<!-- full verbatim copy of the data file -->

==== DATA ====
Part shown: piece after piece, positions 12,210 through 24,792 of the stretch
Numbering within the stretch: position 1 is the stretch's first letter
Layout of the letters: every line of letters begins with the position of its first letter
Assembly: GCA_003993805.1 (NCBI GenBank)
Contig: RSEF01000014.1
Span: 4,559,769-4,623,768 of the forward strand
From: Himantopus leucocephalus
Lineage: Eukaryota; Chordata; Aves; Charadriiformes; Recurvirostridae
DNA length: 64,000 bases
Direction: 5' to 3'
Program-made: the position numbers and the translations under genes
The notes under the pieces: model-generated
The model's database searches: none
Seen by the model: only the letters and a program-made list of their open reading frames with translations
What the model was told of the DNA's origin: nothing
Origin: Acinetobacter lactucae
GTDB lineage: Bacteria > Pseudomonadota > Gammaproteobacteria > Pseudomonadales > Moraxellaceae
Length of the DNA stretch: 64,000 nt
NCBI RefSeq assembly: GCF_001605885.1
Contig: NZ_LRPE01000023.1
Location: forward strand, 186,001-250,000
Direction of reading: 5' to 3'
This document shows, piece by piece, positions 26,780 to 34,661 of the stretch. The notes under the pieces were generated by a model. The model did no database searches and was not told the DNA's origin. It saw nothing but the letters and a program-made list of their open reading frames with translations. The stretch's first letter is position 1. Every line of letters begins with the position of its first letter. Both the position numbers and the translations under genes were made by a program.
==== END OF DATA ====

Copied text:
Part shown: piece after piece, positions 12,210 through 24,792 of the stretch
Numbering within the stretch: position 1 is the stretch's first letter
Layout of the letters: every line of letters begins with the position of its first letter
Assembly: GCA_003993805.1 (NCBI GenBank)
Contig: RSEF01000014.1
Span: 4,559,769-4,623,768 of the forward strand
From: Himantopus leucocephalus
Lineage: Eukaryota; Chordata; Aves; Charadriiformes; Recurvirostridae
DNA length: 64,000 bases
Direction: 5' to 3'
Program-made: the position numbers and the translations under genes
The notes under the pieces: model-generated
The model's database searches: none
Seen by the model: only the letters and a program-made list of their open reading frames with translations
What the model was told of the DNA's origin: nothing
Origin: Acinetobacter lactucae
GTDB lineage: Bacteria > Pseudomonadota > Gammaproteobacteria > Pseudomonadales > Moraxellaceae
Length of the DNA stretch: 64,000 nt
NCBI RefSeq assembly: GCF_001605885.1
Contig: NZ_LRPE01000023.1
Location: forward strand, 186,001-250,000
Direction of reading: 5' to 3'
This document shows, piece by piece, positions 26,780 to 34,661 of the stretch. The notes under the pieces were generated by a model. The model did no database searches and was not told the DNA's origin. It saw nothing but the letters and a program-made list of their open reading frames with translations. The stretch's first letter is position 1. Every line of letters begins with the position of its first letter. Both the position numbers and the translations under genes were made by a program.